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Ireland Taking Steps To Protect Tax Regime's Reputation

By Amanda Banks,, London

10 July 2014

Responding to questions posed by Deputy Dara Callaeary in Ireland's House of Deputies (Dáil Éireann), Irish Finance Minister Michael Noonan has said that the European Commission's advance tax ruling investigation into arrangements for Apple will take between three to five years, if the investigation moves from an informal to a formal investigation within the next two weeks.

In response to Callaeary's questions, which focused on the impact of the investigation on Ireland's corporate tax regime and reputation, Noonan said: "I assure the Deputy that protecting Ireland's economic interests is foremost in our considerations on this issue."

"It is important to emphasize that the Commission has only opened an investigation at this stage and has not made a final determination on state aid in respect of Ireland. For state aid to exist in this case, less tax must have been charged to the company than should have been applied, and this must have distorted competition within the Single Market. Our response to the European Commission will be clear - the appropriate amount of Irish tax was charged, no selective advantage was given, and there was no state aid."

He restated: "We will provide a detailed, technical legal rebuttal to the Commission's position and, if necessary, defend our position in the European courts."

On June 11, 2014, the European Commission announced that it was reviewing advance tax rulings provided by Ireland (and two other member states in respect of other companies) to establish whether special tax arrangements were being offered in contravention of EU state aid rules. The European Commission said it has reviewed the calculations used to set the taxable basis in those rulings and, based on a preliminary analysis, had concerns that they could underestimate the taxable profit and thereby grant a selective advantage to the respective companies by allowing them to pay less tax.

Noonan said: "There are no wider consequences arising from the investigation in respect of the Irish tax system or foreign direct investment." He continued: "They are [not], and no-one is putting pressure on our rate. There are three issues with our corporation tax: the rate, which is 12.5 percent; the regime, comprising the rules and the system; and our reputation. The concern must be about the reputational issues."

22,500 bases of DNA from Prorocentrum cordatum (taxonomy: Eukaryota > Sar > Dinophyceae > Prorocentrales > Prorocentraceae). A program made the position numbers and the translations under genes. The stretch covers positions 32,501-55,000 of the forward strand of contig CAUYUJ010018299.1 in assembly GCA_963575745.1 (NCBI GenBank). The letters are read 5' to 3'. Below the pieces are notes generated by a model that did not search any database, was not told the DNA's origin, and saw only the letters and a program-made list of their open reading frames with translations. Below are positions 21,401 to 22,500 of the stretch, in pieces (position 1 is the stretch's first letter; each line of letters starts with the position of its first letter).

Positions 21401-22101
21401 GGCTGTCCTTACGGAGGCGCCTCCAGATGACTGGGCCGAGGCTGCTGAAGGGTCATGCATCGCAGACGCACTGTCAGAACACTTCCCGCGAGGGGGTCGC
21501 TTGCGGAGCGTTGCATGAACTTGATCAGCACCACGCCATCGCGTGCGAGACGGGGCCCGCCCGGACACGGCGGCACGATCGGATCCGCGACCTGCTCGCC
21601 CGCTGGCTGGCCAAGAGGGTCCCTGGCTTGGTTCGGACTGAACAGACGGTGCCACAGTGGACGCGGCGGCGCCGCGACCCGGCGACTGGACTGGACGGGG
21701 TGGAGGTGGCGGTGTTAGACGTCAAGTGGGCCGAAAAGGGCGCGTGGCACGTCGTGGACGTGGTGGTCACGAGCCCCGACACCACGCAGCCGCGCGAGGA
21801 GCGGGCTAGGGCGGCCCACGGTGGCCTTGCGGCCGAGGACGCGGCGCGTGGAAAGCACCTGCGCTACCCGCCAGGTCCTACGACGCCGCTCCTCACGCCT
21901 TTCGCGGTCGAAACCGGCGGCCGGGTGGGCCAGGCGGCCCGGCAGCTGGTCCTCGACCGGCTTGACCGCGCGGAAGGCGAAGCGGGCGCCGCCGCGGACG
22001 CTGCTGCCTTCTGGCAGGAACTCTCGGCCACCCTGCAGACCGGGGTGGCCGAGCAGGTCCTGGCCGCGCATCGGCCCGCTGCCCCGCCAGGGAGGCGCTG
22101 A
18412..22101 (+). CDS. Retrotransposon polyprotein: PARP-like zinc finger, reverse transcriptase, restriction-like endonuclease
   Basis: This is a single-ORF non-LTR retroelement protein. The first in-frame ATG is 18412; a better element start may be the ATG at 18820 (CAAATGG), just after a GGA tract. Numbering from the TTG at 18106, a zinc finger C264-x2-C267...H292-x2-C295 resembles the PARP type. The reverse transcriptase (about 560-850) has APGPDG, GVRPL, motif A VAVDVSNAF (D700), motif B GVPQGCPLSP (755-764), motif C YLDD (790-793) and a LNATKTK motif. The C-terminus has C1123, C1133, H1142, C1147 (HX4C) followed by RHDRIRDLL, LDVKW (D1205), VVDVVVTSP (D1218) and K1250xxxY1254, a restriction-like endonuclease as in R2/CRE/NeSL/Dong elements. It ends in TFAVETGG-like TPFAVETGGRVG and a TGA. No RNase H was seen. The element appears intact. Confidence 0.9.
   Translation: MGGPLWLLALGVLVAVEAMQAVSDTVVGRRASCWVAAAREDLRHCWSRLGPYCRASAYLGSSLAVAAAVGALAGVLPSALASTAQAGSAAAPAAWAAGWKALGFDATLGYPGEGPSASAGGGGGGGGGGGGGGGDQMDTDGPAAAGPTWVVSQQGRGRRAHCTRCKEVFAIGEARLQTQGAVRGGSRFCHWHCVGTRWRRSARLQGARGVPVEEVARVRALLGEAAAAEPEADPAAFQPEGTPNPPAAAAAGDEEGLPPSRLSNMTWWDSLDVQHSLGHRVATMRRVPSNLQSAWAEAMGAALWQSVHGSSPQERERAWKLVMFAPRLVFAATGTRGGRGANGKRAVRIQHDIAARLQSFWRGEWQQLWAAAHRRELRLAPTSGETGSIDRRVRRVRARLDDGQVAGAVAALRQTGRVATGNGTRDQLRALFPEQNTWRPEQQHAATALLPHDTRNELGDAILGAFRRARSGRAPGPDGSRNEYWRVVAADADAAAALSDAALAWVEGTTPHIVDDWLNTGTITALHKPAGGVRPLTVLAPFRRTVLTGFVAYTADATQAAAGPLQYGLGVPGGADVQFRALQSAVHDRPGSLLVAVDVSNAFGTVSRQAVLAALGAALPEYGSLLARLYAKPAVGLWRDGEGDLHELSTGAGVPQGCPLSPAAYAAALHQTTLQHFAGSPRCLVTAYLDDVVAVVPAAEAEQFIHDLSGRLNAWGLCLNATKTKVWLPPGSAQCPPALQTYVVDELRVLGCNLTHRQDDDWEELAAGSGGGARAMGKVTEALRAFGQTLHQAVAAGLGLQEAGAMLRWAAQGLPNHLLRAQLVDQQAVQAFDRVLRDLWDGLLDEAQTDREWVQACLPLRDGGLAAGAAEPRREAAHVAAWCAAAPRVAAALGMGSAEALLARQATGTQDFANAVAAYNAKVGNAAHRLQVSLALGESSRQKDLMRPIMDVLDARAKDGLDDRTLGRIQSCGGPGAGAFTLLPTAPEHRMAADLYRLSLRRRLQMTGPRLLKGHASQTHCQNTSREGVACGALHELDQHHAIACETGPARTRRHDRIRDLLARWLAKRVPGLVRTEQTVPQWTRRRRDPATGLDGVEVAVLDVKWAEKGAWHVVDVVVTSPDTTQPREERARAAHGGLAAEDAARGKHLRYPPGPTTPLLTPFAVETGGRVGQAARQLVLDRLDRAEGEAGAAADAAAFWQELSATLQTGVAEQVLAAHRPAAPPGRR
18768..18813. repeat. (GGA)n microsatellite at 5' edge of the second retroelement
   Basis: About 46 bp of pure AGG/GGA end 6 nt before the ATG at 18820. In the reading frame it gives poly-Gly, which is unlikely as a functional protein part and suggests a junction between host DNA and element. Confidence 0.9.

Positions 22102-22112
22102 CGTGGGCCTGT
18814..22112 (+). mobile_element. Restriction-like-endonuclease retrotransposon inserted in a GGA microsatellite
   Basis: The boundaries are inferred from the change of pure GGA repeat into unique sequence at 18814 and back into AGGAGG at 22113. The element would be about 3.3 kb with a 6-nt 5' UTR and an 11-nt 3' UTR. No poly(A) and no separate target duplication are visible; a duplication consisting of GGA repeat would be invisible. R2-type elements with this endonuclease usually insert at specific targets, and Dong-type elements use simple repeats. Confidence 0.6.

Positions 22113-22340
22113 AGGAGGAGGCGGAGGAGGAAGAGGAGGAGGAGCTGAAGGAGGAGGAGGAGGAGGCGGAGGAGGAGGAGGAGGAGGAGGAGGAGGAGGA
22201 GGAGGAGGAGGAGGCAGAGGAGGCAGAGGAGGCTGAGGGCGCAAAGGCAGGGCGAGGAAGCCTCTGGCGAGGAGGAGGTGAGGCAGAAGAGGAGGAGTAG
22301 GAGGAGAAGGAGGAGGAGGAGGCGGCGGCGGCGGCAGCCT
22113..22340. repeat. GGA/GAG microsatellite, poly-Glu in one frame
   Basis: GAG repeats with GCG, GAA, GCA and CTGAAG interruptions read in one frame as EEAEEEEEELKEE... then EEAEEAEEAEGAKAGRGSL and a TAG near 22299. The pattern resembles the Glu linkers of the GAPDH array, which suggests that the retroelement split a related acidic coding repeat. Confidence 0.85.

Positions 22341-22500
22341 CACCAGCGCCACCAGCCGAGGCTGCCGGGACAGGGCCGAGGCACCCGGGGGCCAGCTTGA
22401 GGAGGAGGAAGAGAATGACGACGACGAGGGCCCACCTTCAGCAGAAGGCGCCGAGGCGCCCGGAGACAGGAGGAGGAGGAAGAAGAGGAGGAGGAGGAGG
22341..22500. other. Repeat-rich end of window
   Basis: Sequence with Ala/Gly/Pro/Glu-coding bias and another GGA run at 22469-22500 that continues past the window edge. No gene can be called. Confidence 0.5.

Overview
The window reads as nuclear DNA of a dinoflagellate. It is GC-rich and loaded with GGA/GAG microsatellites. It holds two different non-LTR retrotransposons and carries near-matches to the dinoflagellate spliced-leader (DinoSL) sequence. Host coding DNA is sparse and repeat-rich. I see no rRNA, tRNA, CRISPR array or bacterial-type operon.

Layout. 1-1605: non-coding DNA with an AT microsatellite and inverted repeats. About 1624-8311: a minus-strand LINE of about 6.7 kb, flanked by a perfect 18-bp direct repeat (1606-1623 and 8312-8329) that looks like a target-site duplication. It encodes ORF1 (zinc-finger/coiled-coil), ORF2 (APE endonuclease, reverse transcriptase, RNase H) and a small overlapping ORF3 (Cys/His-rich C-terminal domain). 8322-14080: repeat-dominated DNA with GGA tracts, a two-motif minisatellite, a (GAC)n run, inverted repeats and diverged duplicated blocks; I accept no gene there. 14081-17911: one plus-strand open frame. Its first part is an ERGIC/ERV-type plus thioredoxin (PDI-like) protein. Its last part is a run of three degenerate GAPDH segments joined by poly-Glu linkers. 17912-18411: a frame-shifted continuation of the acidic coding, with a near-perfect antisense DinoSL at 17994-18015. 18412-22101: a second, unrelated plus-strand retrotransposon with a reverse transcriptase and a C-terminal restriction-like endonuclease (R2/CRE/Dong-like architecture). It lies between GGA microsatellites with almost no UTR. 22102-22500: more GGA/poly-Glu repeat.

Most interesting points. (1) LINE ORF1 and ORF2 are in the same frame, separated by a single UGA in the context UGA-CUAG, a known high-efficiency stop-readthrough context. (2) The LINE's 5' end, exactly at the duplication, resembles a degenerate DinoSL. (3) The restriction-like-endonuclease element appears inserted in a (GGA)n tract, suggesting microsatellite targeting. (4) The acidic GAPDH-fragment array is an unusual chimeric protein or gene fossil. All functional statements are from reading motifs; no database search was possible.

Callaeary claimed that the Government had been "sleepwalking" through the European Commission's investigation and expressed concerns that if a selective advantage is found to have been given to Apple that it could have much a much more significant impact on multinationals present in Ireland, and also Ireland's ability to attract foreign direct investment (FDI).

While Callaeary acknowledged that the EC's investigation is limited to one company, he said it could quickly be expanded to include more. Callaeary added: "Our hands will be constrained in respect of attracting inward investment if this continues for five years. I know these are the European rules but if this is a European Union that says it is pro-enterprise and allows an investigation into one company, as specified, to potentially last that long, that is not pro-enterprise."

Noonan said that Irish authorities have already been taking action to respond to the probe. He said that although it could take up to five years, Ireland will not "stand idly by and wait until the end of the process before doing anything," he reassured Callaeary.

"In last year's Finance Bill we took the first step in regard to changing the status of companies that, from a tax point of view, are not resident anywhere, and we published a discussion paper a couple of months ago which is providing the basis for a discussion," he said. "We have taken the top tax practitioners in the country, who deal with all the multinationals, into our confidence and have briefed them fully, on a confidential basis, on the implications."

Noonan said: "At present we are in a pretty good space but we are not making light of this. I see it as an issue that needs to be dealt with at a policy level, but getting the timing right and matching it to events as they occur, both in the competition authority in Europe and in the Organisation for Economic Cooperation and Development (OECD), is important. It is aligning everything so that we can make the moves that may be necessary without any damage to reputation," Noonan concluded.

TAGS: court | compliance | Finance | tax | investment | business | European Commission | Ireland | tax avoidance | interest | foreign direct investment (FDI) | Organisation for Economic Co-operation and Development (OECD) | corporation tax | ministry of finance | tax authority | agreements | multinationals | forest investment | tax planning | transfer pricing | tax rates | tax reform | standards | regulation | European Union (EU) | business investment | Europe | Tax | Tax Evasion

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